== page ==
[from NVSWCD] In small wet areas after storms, poor grading prevents stormwater from flowing off the yard. Instead, stormwater is held in small, well-defined depressions until evaporation or infiltration into the soil eliminates the wetness.

A practical and environmentally beneficial option is to replant the wet area with water-tolerant plant species, preferably native. If you wish to eliminate the soggy depression, you can do so by filling or re-grading the depression.

I. Replant with water-tolerant species. A soggy spot can be improved by replanting with water-tolerant plants. Plants will aesthetically improve the soggy spot, soak up the remaining water, attract beneficial pollinators, and they can also slowly improve drainage by loosening the soil with their roots and organic matter.

II. Fill in the depression. To eliminate wetness in small depressions, the depression can be filled in and graded. Here's how:

  1. Remove all leaves, plants (including grass) and other loose material from the depression.
  2. Fill the depression with topsoil (or if near the foundation of the house, with fill soil) and compact using a tamper or a similar device. Use soil with relatively high clay content.
  3. Grade the filled-in depression so that water will not stagnate. Soil should be graded so that water flows away from the foundation walls to prevent any water damage.
  4. Cover the depression with sod, grass seeds or other vegetation. If sod is used, make sure the final elevation does not cause water to collect on the up-slope side. If grass seeds are used, consider protecting the seeds with a thin layer of topsoil (approximately ¼ of an inch) followed by a thin layer of straw. This thin layer of soil and straw will help protect the seeds from birds and also enhance germination.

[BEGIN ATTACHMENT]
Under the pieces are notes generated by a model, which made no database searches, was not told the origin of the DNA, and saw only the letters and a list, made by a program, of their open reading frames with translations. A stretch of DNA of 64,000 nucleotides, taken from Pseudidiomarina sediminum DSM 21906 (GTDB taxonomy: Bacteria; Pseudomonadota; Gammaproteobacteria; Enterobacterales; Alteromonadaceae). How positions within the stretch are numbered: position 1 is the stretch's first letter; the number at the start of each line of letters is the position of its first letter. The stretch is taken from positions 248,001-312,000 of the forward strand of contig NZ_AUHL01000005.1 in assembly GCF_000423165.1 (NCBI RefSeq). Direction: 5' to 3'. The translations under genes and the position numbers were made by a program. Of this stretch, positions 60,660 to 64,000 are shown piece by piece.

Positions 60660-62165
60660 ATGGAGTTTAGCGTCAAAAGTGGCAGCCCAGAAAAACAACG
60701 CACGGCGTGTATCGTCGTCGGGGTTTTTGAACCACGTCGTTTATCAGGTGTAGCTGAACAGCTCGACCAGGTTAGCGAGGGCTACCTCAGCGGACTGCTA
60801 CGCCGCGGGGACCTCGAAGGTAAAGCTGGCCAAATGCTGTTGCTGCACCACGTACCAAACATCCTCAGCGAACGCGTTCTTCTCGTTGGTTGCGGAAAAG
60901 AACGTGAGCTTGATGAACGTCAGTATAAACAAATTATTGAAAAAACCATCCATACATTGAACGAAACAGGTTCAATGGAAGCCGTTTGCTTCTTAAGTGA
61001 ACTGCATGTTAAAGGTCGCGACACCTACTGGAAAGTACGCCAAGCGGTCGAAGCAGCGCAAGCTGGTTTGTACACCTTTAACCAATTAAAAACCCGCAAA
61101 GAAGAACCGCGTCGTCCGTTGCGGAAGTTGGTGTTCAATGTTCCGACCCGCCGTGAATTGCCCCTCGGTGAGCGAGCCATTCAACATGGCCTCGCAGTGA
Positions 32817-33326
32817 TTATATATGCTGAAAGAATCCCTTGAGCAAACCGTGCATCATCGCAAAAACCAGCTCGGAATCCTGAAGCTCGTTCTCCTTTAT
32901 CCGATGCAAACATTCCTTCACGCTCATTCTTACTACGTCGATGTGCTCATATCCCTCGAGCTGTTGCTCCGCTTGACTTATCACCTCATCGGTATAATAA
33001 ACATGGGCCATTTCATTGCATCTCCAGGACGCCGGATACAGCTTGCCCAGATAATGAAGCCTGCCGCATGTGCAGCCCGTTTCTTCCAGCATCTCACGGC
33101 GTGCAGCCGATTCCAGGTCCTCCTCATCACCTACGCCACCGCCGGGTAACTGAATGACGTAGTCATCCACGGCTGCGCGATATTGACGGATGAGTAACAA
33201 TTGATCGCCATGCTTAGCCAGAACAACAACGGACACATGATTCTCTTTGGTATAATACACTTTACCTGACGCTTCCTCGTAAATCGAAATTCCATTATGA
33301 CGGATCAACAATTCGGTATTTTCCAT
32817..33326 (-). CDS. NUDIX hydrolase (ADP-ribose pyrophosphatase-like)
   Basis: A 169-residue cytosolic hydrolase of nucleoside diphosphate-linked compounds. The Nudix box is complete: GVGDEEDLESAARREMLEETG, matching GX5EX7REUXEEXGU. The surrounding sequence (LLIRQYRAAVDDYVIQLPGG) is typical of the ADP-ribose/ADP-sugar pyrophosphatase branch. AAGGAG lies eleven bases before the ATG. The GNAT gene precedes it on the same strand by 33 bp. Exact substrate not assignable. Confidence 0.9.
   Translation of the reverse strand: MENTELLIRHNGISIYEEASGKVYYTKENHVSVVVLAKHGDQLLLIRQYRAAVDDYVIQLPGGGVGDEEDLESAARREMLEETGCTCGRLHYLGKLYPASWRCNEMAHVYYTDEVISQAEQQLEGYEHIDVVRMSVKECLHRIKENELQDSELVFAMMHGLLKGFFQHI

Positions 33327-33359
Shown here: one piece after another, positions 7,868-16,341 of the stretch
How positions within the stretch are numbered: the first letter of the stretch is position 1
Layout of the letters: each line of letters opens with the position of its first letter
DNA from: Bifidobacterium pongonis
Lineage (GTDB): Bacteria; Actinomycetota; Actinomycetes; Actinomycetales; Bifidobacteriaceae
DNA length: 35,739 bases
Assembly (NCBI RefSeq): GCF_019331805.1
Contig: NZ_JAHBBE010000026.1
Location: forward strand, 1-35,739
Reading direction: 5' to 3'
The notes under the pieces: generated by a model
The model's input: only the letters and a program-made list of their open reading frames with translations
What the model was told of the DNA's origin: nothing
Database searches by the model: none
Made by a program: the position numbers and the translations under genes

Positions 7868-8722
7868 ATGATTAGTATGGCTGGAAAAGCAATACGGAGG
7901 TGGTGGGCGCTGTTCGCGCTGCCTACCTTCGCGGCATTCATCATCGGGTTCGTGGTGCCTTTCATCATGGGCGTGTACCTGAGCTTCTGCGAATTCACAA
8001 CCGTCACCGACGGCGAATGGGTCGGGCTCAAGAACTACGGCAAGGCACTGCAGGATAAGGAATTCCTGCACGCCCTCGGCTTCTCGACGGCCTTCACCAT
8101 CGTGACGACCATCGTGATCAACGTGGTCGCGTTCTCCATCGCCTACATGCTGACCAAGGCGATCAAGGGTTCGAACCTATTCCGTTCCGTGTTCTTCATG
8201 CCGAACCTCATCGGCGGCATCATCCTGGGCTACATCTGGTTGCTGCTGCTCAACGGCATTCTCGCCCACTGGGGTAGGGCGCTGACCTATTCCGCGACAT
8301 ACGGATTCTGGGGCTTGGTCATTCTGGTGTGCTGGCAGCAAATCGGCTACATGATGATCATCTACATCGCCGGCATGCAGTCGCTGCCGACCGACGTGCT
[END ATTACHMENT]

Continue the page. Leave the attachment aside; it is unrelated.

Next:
Widespread Wetness After StormsWidespread Wetness After Storms

Widespread sogginess near landscaping that is too large or difficult to simply fill in, re-grade or replant, there are other solutions. Runoff can be redirected or captured to minimize water accumulation.

  • Redirecting runoff safely takes it to a suitable area. This can be done using swales, French drains, catch basins or downspout extensions.
  • Capturing and storing runoff helps protect streams and rivers and reuses the water. This can be done using rain barrels, cisterns, dry wells, soil amendment or rain gardens.

Learn how to redirect runoff and how to capture and store runoff. »

Storm Drains and the Chesapeake BayStorm Drain Label: Drains to Potomac River, Copyright 2005 das Manufacturing, Inc.

(from Northern VA Soil & Water Conservation District)

Storm drain labeling is an effective, low-cost method of educating residents about water quality problems in our streams, lakes, rivers and the Bay. 
NVSWCD is currently recruiting volunteers to lead storm drain labeling projects.

Storm drains are located throughout the Potomac River and Chesapeake Bay watersheds. What we do in our yards and communities affects the Bay through the storm drainage system.

When it rains, the water running along the gutters in the street vanishes down storm drains. Where does the water go? The water in a storm drain does not go to a treatment plant. This runoff drains directly into a local stream. All our local streams in Fairfax County feed into the Potomac River, which empties into the Chesapeake Bay. Nothing is removed from the water. That means pet waste, yard debris, fertilizer, motor oil, pesticides and trash all have the potential to flow into our streams and the Chesapeake Bay.

Pollution that enters our water resources through the storm drains is called non-point source pollution because it comes from all our homes and communities - many diffuse sources, not a single "point" source. Non-point source pollution is the leading cause of water quality deterioration in the Chesapeake Bay.


   Northern Virginia Soil and Water Conservation District

  You and Your Land: A Guide for the Potomac Watershed

  Fairfax County Storm Water Management

  Storm Drain Safety